Millennial Midnight Mindsets
Millennials, like Gen Z, are also better-educated on average than their older counterparts in the U.S. That means, however, that this generation has likely made a large financial investment in that education and anticipate a return on the investment. Millennial women are also more likely to participate in the workforce than older generations. In this study, millennials had jobs and money on their minds, especially in their dreams.
Twelve percent of millennials dreamed of becoming rich, followed by 11.8% who dreamed of professional success. Seven percent had dreams of simply being hired, which may be difficult to make a reality today: This generation was disproportionately hit and held down professionally by the coronavirus, in spite of its worldwide impact. No wonder why they’re dreaming of getting an offer.
Colors of blue, black, red, and grey predominated the visual landscape for millennials at night, and even though we were focusing on dreams, emotions of fear and anxiety still surfaced as common descriptors. In addition to their job loss and professional obstacles, this generation has also been branded as one with particularly high levels of anxiety, which evidently translates into their dream worlds as well. One millennial told us their good dream “started [as] absolutely blissful, but got depressing real quick.”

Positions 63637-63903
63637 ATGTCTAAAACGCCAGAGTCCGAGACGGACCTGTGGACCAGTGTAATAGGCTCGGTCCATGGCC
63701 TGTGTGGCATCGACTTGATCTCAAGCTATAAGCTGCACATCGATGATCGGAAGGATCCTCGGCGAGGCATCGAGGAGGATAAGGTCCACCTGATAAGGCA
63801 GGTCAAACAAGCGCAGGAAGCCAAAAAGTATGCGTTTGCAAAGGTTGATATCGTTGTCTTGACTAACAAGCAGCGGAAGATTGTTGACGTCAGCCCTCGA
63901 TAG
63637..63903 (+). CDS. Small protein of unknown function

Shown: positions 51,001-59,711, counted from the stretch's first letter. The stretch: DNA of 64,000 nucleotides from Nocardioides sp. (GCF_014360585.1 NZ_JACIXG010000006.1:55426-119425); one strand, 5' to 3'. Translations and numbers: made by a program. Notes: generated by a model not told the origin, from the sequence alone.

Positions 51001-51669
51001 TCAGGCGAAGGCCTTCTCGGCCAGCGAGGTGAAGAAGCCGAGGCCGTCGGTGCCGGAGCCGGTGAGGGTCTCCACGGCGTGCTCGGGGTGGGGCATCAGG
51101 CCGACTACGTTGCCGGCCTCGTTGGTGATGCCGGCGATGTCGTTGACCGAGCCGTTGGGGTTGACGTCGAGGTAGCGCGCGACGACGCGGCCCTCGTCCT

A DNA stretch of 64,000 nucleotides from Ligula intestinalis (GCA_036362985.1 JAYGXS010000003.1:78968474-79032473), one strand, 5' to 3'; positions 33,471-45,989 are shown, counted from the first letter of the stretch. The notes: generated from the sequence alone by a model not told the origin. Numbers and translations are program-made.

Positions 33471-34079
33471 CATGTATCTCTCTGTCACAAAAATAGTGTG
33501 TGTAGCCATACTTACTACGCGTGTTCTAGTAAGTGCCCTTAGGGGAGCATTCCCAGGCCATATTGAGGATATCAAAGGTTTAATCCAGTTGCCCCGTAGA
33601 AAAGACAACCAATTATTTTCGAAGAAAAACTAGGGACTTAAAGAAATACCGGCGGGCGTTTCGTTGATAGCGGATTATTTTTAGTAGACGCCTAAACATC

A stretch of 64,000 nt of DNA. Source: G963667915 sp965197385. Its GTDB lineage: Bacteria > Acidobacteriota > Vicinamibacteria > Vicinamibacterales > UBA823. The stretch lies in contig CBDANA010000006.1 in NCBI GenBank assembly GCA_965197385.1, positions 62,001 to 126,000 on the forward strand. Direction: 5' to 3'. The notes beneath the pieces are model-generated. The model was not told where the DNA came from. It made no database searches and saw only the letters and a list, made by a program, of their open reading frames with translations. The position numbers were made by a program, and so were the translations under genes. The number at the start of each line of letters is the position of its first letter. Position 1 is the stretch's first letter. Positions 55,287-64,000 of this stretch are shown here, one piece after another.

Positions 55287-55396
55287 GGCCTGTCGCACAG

Generation X respondents, born between the mid-’60s and the early ’80s, number around 65 million Americans. This group is currently approaching the standard “middle” of their careers, or what many experts refer to as “peak-earning years.” They’re also, unfortunately, the very first generation that’s on track to be worse off than their parents were when they officially hit retirement age. Many of the dreams they shared reflected these generational traits as well:
- 11.6% dreamed of becoming rich
- 11.2% dreamed of quitting their jobs
- 7.8% dreamed of getting hired
Professionally-inspired dreams, however, paled in comparison to this generation’s nostalgia for the past. Strictly in terms of a numbers game, this generation has more of a past to dream of than their younger counterparts. Forty-one percent dreamed of the past in general, and 24% specifically wanted to reconnect with an ex partner. One Gen X participant described his dream as one where “I felt young again,” while another told us “I was unsure of myself and desperate to impress my ex. I wanted him to see how well I’ve done for myself.” A third mentioned “I was glad to see some of these people again. Mainly good feelings of reconnecting.” The mixed emotions of these dreams were echoed throughout the rest of the generation: Feelings of both fear and happiness were commonly mentioned when describing dreams.